One of the essential things you should do about the passwords you use throughout your life is NOT to reuse passwords at all. If there is a data breach/leak in one of the services you use a password and you use the same password across services (e.g. banking, financial, email, clinical), the potential for someone to access and wreak havoc is high. All one needs is your main email address and the common password, and they can have a computer try many popular sites to take over your account.Creating
Passwords. Always mix up the passwords and be sure to use a capitalized letter, number, and symbol. Some services may not let you use symbols. When I was an intern at NASA Ames Space Center two decades ago, they wanted us to have non-English phrase passwords that included numbers, letters, and symbols that were a minimum of 8 characters in length. The best you can do to protect yourself is to have your passwords set to maximum of what the service accepts. This can be easily managed through a password manager (discussed briefly in the next session).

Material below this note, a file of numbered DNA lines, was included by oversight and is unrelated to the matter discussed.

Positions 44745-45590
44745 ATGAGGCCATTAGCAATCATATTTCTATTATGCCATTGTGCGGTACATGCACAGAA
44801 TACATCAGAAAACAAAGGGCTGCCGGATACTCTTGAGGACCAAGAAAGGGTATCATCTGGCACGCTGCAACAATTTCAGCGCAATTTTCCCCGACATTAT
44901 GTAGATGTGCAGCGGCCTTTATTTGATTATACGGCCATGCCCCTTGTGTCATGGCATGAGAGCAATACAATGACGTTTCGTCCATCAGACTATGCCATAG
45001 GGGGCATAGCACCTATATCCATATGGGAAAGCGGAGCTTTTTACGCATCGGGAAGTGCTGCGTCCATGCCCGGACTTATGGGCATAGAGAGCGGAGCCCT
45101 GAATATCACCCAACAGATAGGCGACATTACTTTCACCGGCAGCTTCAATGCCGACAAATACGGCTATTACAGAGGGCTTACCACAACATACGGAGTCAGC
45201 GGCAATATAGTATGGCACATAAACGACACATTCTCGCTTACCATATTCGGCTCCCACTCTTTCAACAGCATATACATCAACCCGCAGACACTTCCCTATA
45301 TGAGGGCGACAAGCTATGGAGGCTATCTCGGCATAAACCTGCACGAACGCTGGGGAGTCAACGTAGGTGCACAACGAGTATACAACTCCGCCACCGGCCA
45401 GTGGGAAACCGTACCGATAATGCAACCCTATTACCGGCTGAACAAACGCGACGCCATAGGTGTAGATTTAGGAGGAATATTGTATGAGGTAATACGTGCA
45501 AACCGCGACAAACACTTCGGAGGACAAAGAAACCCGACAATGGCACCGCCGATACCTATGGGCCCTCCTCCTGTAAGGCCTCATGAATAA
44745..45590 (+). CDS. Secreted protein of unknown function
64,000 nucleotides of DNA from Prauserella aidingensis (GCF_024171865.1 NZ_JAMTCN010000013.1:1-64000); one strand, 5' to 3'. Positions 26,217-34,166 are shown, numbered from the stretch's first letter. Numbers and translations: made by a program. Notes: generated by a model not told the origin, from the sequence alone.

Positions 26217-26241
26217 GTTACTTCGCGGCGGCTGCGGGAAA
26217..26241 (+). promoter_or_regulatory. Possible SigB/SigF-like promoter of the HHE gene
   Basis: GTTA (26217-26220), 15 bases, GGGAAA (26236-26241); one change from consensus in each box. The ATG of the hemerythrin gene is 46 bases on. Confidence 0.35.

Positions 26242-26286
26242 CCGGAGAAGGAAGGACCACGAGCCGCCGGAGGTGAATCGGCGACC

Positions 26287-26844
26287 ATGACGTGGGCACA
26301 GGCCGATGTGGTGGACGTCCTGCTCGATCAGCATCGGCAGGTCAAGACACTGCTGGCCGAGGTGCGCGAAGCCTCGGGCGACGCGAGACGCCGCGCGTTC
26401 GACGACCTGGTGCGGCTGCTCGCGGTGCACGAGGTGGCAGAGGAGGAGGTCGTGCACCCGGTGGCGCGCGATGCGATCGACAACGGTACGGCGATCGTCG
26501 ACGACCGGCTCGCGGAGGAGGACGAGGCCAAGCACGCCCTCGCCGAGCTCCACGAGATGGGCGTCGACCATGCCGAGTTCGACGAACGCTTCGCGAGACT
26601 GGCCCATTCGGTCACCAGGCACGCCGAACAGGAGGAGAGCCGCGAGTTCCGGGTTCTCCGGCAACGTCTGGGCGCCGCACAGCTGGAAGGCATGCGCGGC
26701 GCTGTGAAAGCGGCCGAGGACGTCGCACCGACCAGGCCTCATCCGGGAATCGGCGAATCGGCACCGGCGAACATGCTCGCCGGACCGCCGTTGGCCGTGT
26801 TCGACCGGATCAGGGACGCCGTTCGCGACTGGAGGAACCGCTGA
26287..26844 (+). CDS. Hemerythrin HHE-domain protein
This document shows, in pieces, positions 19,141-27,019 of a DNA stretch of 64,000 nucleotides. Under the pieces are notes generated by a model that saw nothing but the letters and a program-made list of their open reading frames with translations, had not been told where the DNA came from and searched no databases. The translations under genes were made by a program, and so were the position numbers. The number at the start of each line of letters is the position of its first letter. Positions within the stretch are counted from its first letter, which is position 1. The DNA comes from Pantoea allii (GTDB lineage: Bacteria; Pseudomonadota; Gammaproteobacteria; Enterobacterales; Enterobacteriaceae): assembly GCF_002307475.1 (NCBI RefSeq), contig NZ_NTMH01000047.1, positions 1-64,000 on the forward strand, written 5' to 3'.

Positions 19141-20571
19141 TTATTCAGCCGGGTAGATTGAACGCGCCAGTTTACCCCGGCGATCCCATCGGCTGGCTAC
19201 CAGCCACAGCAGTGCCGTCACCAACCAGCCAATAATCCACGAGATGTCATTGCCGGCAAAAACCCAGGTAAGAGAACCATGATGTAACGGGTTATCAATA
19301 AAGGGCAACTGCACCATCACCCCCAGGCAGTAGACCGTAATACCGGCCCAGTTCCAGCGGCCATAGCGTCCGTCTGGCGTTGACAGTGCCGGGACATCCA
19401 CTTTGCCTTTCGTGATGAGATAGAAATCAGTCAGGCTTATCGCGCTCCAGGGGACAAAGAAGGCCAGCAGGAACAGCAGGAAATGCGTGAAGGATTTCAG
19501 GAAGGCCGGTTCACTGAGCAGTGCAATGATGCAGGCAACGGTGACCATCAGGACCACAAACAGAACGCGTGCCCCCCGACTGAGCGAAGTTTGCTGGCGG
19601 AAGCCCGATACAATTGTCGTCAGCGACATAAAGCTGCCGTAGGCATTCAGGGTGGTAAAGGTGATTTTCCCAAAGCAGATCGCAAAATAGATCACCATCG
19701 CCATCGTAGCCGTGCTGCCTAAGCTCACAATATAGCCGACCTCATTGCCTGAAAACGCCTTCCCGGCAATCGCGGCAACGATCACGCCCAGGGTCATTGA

Password Manager. It is important to come up with unique and sophisticated enough passwords for each account you create. To do this in this age and manage passwords and accounts, it is quite simple with the assistance of a password manager. My recommendation is to use 1password as it syncs and works across all of the popular software platforms (MacOS, iOS, Windows, Android). I will post a tutorial on this in the future.
Whenever a service offers two-factor authentication or secondary authentication, use it! Two-Factor Authentication is an extra layer of security that requires not only your password, but also another type of credential that you only know to access your account. This typically is something like a 4-6 digit pin that is emailed, texted, or pushed to your devices or a password, or a pattern. These are some of the popular services that offer Two-Factor Authentication: Linkedin, Twitter, Microsoft, Apple, Google, Dropbox, Tumblr, Snapchat, Paypal, eBay, and Amazon.